Some of the book’s strengths, however, are also its greatest weaknesses. Although the authors’ determination to give the artists a “voice” is laudable, a more discerning approach could have been taken regarding the extensive amount of quoting from the interviews. Glassie and Shukla’s frequent comparisons of the Brazilian artists and artworks to individuals and production from other parts of the world—from Picasso and Kandinsky to santeros in New Mexico to Haripada Pal, a maker of sacred images in Bangladesh, and Ahmet Sahim, a ceramicist in Turkey—will likely fail to resonate with the reader to the extent desired unless the reader, too, has as wide-ranging knowledge of international cultural production as the authors. Rather, it would have been more useful to expand the examination of carved saint figures made in Salvador to include artists beyond Edival and Izaura Rosas for a more comprehensive analysis of this category of work. Given the length of the publication, the cross-referencing among the various chapters would make it difficult to use select portions of the book in an academic setting. Additionally, the body of the publication lacks any endnote indicators, despite the twenty-two-page section of notes at the back of the book. Lastly, Glassie and Shukla’s proclivity for commenting on the “pretty” or “handsome” appearance of subjects seems to detract from the otherwise apparent objectivity of their analysis and appreciation of the artists.

Nonetheless, Sacred Art will likely serve as a useful reference for scholarly inquiries beyond the stated focus of the study. For example, almost all the self-taught artists included in the book describe their research techniques, which contradicts the longstanding misperception that only formally trained artists conduct research as part of their artistic process. These and other insights from the artists would be interesting to compare with studies of Brazilian popular art that often assign an atavistic nature to self-taught and informally trained artists. In their examination of production from Tracunhaém, the authors attribute the region’s style of Catholic saint representation to West African Yoruba cultural emphasis on the head (241). This assertion should be considered against the broader, mounting attention to identifying African influences on and contributions to Brazilian society and culture in the past few decades. In the examination of carving in Cachoeira, it would be interesting to investigate the reasons behind the “sudden” decline in tourism that is mentioned several times and that has affected regional artists who are dependent upon sales of their works. The case studies of individuals who are not Candomblé initiates but who nevertheless create images of the orixás would be a compelling juxtaposition to scholarship on the internationally recognized Candomblé priest and artist Mestre Didi (1917–2013), whose sacred production and knowledge was tied to his rank within the terreiro. Further, one might problematize how Francisco Santos’s paintings of imagined seminude Africans perpetuate romanticized notions about Africa and stereotypes about the hypersexualized black body (446).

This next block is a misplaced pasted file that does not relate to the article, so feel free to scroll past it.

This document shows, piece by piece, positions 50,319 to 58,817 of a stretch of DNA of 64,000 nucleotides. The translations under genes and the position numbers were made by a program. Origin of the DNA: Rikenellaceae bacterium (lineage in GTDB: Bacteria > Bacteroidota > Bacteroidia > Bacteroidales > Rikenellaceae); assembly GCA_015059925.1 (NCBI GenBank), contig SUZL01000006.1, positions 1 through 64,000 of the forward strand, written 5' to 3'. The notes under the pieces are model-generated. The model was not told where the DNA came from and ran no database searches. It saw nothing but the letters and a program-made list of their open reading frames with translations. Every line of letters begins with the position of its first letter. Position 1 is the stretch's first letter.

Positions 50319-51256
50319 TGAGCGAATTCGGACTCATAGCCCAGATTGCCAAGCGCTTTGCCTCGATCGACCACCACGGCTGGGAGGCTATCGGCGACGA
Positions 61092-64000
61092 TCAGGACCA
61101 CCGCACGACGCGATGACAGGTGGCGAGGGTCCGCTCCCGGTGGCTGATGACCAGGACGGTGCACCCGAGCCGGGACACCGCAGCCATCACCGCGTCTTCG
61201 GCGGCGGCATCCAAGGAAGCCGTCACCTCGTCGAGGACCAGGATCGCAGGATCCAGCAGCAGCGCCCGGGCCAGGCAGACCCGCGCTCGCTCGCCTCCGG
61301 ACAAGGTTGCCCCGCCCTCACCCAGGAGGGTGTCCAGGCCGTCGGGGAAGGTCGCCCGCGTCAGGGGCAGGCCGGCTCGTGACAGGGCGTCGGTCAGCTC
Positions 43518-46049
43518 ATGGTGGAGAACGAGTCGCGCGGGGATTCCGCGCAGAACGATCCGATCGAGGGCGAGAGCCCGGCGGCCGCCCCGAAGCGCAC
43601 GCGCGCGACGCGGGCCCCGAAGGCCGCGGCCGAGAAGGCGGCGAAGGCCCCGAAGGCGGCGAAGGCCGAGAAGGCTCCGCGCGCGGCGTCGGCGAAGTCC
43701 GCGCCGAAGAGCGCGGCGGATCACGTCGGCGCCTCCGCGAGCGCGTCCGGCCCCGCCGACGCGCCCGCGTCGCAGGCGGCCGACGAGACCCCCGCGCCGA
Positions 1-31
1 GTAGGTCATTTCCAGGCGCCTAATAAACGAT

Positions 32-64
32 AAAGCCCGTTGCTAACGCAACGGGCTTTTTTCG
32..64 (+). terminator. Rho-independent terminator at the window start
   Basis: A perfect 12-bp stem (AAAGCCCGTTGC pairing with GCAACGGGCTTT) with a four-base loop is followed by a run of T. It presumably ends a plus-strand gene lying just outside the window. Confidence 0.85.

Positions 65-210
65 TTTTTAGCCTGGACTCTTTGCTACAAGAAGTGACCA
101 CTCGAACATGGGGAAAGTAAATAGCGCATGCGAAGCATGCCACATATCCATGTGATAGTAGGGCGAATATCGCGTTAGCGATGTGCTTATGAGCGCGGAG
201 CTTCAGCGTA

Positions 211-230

For those readers who want to simply take the information contained in Sacred Art at face value, the publication is a visually stimulating and interesting read on sacred production in Bahia and Pernambuco. Academics in a variety of fields will be frustrated by the superfluous quoting from the interviews and the lack of more nuanced discussions grounded in more recent scholarship on artistic production from Brazil’s Northeast, but they will likely be sufficiently intrigued by the gems of information sprinkled throughout the text to read the entire fifteen chapters.

Kimberly Cleveland
Associate Professor, School of Art & Design, Georgia State University